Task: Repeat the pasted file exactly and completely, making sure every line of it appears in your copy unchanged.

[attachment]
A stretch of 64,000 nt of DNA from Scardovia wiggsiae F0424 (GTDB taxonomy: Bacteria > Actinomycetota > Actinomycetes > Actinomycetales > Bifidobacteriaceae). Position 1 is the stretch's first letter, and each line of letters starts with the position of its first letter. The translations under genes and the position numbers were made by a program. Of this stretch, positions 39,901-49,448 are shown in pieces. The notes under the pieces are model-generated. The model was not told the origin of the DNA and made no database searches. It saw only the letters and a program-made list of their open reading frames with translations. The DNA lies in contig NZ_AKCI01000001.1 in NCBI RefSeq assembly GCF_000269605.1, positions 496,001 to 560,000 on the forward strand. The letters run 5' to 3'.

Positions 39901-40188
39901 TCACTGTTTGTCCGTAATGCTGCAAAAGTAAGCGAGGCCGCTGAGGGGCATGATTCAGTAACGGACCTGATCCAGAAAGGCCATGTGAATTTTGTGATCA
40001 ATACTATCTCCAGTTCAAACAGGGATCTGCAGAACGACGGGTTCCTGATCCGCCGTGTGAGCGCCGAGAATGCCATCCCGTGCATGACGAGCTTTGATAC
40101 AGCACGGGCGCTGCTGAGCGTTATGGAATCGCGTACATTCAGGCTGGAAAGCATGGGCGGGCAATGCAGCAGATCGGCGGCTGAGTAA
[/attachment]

A stretch of 64,000 nt of DNA from Scardovia wiggsiae F0424 (GTDB taxonomy: Bacteria > Actinomycetota > Actinomycetes > Actinomycetales > Bifidobacteriaceae). Position 1 is the stretch's first letter, and each line of letters starts with the position of its first letter. The translations under genes and the position numbers were made by a program. Of this stretch, positions 39,901-49,448 are shown in pieces. The notes under the pieces are model-generated. The model was not told the origin of the DNA and made no database searches. It saw only the letters and a program-made list of their open reading frames with translations. The DNA lies in contig NZ_AKCI01000001.1 in NCBI RefSeq assembly GCF_000269605.1, positions 496,001 to 560,000 on the forward strand. The letters run 5' to 3'.

Positions 39901-40188
39901 TCACTGTTTGTCCGTAATGCTGCAAAAGTAAGCGAGGCCGCTGAGGGGCATGATTCAGTAACGGACCTGATCCAGAAAGGCCATGTGAATTTTGTGATCA
40001 ATACTATCTCCAGTTCAAACAGGGATCTGCAGAACGACGGGTTCCTGATCCGCCGTGTGAGCGCCGAGAATGCCATCCCGTGCATGACGAGCTTTGATAC
40101 AGCACGGGCGCTGCTGAGCGTTATGGAATCGCGTACATTCAGGCTGGAAAGCATGGGCGGGCAATGCAGCAGATCGGCGGCTGAGTAA